The Post again misled readers in an article on the budget standoff, which it calls the "fiscal cliff" to exaggerate the urgency of reaching a deal before the end of the year. It reported on a possible deal which it said:
"Senior Senate Republicans, meanwhile, were at work on a fallback plan that would not significantly restrain the national debt but would at least avert widespread economic damage by canceling tax increases scheduled to take effect next year for the vast majority of Americans. That strategy calls for Republicans to capitulate to Obama’s demand to let tax rates rise on wage and salary income for the wealthiest 2 percent of taxpayers.
"But the approach would also seek to thwart the Democrats by trying to block other steps that would increase taxes paid by wealthy taxpayers, including higher rates on investment income and limits on the value of itemized deductions."
While the piece does not spell out "other steps that would increase taxes paid by wealthy taxpayers," the list presumably includes the rise in the capital gains tax rate and the ending of the preferential tax treatment of dividend income. Referring to these as "steps" implies that action must be taken for these tax increases to go into effect. This is not true.
If nothing is done, these tax increases will go into effect on January 1, 2013. This distinction is important because the Post's discussion might lead readers to underestimate the strength of President Obama's position. Since the article does not provide much actual information, as opposed to speculation, it should at least be able to convey what measures involve action by Congress as opposed to doing nothing. In this case it is suggesting that President Obama would agree to sign on to a deal that would require he approve a substantially smaller tax increase on the wealthy than is specified in current law. This fact should have been made clear to readers.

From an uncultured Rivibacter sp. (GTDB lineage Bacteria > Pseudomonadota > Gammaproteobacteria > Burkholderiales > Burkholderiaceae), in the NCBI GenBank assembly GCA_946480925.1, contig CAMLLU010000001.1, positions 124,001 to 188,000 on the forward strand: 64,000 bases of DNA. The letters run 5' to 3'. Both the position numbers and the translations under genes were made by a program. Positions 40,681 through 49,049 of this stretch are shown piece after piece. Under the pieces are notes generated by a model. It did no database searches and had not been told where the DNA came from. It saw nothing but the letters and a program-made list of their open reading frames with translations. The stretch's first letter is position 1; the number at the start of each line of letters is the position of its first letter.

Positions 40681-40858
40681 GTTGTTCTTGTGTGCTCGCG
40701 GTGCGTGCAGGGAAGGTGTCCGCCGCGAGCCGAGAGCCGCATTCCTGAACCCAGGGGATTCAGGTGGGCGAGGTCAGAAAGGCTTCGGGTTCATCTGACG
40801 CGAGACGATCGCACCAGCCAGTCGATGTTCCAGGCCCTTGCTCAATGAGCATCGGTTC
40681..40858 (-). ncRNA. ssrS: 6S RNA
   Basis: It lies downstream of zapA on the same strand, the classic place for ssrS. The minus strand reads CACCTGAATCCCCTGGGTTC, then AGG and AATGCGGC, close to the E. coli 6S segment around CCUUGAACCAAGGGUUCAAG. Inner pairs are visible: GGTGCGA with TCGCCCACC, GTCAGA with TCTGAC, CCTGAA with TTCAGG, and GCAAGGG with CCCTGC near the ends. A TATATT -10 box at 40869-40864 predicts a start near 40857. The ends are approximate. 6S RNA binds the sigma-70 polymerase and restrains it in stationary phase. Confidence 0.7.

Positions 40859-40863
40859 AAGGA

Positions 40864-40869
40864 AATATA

The piece then continues:
"This strategy would produce only about $440 billion in new taxes and give the Democrats even less revenue than Republicans had previously put on the table. In his initial offer earlier this month, Boehner had said he could support $800 billion in new tax revenue.
"With a relatively low price in new taxes, the strategy, if successful, would represent a tactical victory for Republicans and shift the political burden onto Democrats to make greater concessions on federal spending."
It would be useful if the piece informed readers how it determined that smaller tax increases on the rich would: "shift the political burden onto Democrats to make greater concessions on federal spending."
Those of us less familiar with the workings of Washington might think that smaller sacrifices by the rich would be accompanied by smaller sacrifices by the non-rich. Somehow the Post has determined the opposite is the case, if there will be political pressure for everyone else to accept big cuts in programs like Social Security and Medicare. It would be great if the Post could explain to readers how this works. It is unlikely that many voters think that because the rich refuse to pay more taxes that ordinary workers should agree to accept cuts in their Social Security and Medicare.